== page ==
When considering above-mentioned mechanisms of action, it is anticipated to achieve successful outcome with ILE therapy in many types of intoxication. However, there are case reports indicating the failure of ILE therapy, including those demonstrating different outcomes in different drug classes or those demonstrating failure or success in same drug classes [2,18-20]. Such inconsistencies could be influenced by many factors such as amount of drug ingested, lipophilicity of drug and dose of ILE given. According to lipid sink theory, log p values of drugs can be helpful in predicting the clinical effectiveness of ILE therapy in lipophilic drug intoxications .
The aim of this systematic review is to investigate the relationship between the log p value of pharmacological agent leading to poisoning and the success rate of ILE therapy by reviewing case series, which ILE therapy was given for intoxication cases. By these results, we tested the theory that intoxication from more lipophilic drugs has more successful outcomes with ILE therapy; additionally, we investigated the relationship with the log p values of drugs and the success rate of ILE therapy.
We performed a literature search in PubMed between 1966 and June, 2015. The search was conducted by using Medical Subject Headings terms (MeSH): “((((((toxicology) OR poisoning) OR rescue) OR arrest) OR toxic)) and ((((lipid emulsion) OR fat emulsion) OR intralipid) OR intravenous lipid emulsion)”. In total, 765 publications were identified. Among them, the animal studies and those on multidrug ingestion were excluded. Finally, 323 publications involving single agent ingestion were included to the review.
Two researchers reviewed congress abstracts and articles separately. The congress abstracts, which were subsequently published as an article, were considered as a single case report. The results were assessed, and 1 case of ingestion of a drug termed "Bonzai" was excluded since there was no data about the drug composition. Again, another case was excluded due to ingestion of a drug classified as unknown TCA. In addition, 15 cases were excluded since amount of lipid given was unspecified. Overall, 141 cases (75 publications) were included to the review. There was concurrent alcohol consumption in 4 of 141 cases with single agent ingestion. These cases were included to the review as ethanol is a water-soluble substance (log p=-0.4 (ALOGPS)).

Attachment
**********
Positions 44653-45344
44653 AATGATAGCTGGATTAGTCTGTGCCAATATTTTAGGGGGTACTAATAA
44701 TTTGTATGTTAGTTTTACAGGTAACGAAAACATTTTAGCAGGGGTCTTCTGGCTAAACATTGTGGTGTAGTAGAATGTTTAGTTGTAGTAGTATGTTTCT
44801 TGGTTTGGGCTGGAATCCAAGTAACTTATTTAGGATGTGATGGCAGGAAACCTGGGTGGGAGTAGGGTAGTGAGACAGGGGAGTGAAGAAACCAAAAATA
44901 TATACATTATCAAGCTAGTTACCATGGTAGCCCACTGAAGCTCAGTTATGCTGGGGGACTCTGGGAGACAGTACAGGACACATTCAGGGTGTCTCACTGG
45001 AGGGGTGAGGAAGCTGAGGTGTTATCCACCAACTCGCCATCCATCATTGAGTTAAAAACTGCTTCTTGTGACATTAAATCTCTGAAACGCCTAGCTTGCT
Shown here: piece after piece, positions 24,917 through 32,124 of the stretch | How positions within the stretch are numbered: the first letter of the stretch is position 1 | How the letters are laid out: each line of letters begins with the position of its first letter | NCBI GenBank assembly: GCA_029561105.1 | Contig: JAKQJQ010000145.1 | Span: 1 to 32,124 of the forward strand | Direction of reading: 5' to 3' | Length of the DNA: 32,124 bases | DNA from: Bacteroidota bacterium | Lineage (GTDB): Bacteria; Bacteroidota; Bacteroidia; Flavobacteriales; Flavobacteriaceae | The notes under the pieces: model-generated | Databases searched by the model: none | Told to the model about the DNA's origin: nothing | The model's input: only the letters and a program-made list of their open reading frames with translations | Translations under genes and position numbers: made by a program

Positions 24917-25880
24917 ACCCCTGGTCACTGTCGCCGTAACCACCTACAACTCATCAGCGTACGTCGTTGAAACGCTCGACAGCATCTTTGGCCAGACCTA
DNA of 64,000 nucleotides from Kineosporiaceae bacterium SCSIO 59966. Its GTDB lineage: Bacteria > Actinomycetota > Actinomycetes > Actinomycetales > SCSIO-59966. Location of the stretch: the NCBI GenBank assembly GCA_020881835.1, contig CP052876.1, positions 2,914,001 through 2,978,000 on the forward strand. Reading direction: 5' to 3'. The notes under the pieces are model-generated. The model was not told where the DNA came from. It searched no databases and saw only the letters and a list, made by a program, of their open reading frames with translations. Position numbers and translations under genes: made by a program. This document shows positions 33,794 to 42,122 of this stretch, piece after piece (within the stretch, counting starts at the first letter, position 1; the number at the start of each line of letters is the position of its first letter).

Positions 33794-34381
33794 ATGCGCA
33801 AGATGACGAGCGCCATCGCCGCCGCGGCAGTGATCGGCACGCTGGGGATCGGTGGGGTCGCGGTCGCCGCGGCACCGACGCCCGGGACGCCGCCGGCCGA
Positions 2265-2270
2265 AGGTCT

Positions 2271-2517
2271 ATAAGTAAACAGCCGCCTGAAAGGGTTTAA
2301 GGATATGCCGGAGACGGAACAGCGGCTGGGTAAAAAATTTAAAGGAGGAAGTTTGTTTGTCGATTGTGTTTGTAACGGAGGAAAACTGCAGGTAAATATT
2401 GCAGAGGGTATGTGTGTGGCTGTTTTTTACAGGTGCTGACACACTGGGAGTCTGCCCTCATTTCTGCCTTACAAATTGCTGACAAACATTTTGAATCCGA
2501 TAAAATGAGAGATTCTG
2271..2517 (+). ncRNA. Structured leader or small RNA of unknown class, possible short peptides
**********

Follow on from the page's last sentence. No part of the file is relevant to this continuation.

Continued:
The concentration of the lipid given in all patients was 20% lipid emulsion. The amount of lipid given was stratified as<100 ml, 100-500 ml and >500 ml. Success was defined as complication-free result. Cases with complication or nonsurvivors were considered as failure.
Log p value for each substance was searched from “www.drugbank.ca” website. Log p values were recorded as Experimental, ALOGPS and ChemAxon data. Analyses were performed for all three parameters.
All statistical analyses were performed using SPSS 17.0 (IBM, New York, USA) and MS Office Excel. The continuous variables were expressed as mean ± SD, whereas the categorical variables were expressed as n (%). The difference between the mean values of the continuous variables was calculated using the Mann Whitney U-test. The correlations among continuous variables were calculated using Spearman’s Rho correlation. Logistic regression analysis was performed in order to determine the independent effect of the log p values. P ≤ 0.05 was considered statistically significant.
Among 141 cases, 15 drug classes and 31 drugs were identified. Table 1 presents log p values and number patients for 31 drugs identified. In Table 2, log p values and number of patients for 15 drug classes are presented. Table 3 summarizes the amount of lipid given and success rates.
|Medication or chemical agent||n||Log P|
|Ca2+ channel blocker||Diltiazem||2||2.800||3.090||2.730|
|Alpha and beta blocker||Carvedilol||5||4.190||3.050||3.420|
|Central muscular blocker||Baclofenone||2||1.300||-0.820||-0.780|
|Na+ channel blocker||Propafenone||1||3.200||3.100||3.540|
Table 1: Log P values of medication or toxic agents of survey.
|n||Log P||Log P||Log P|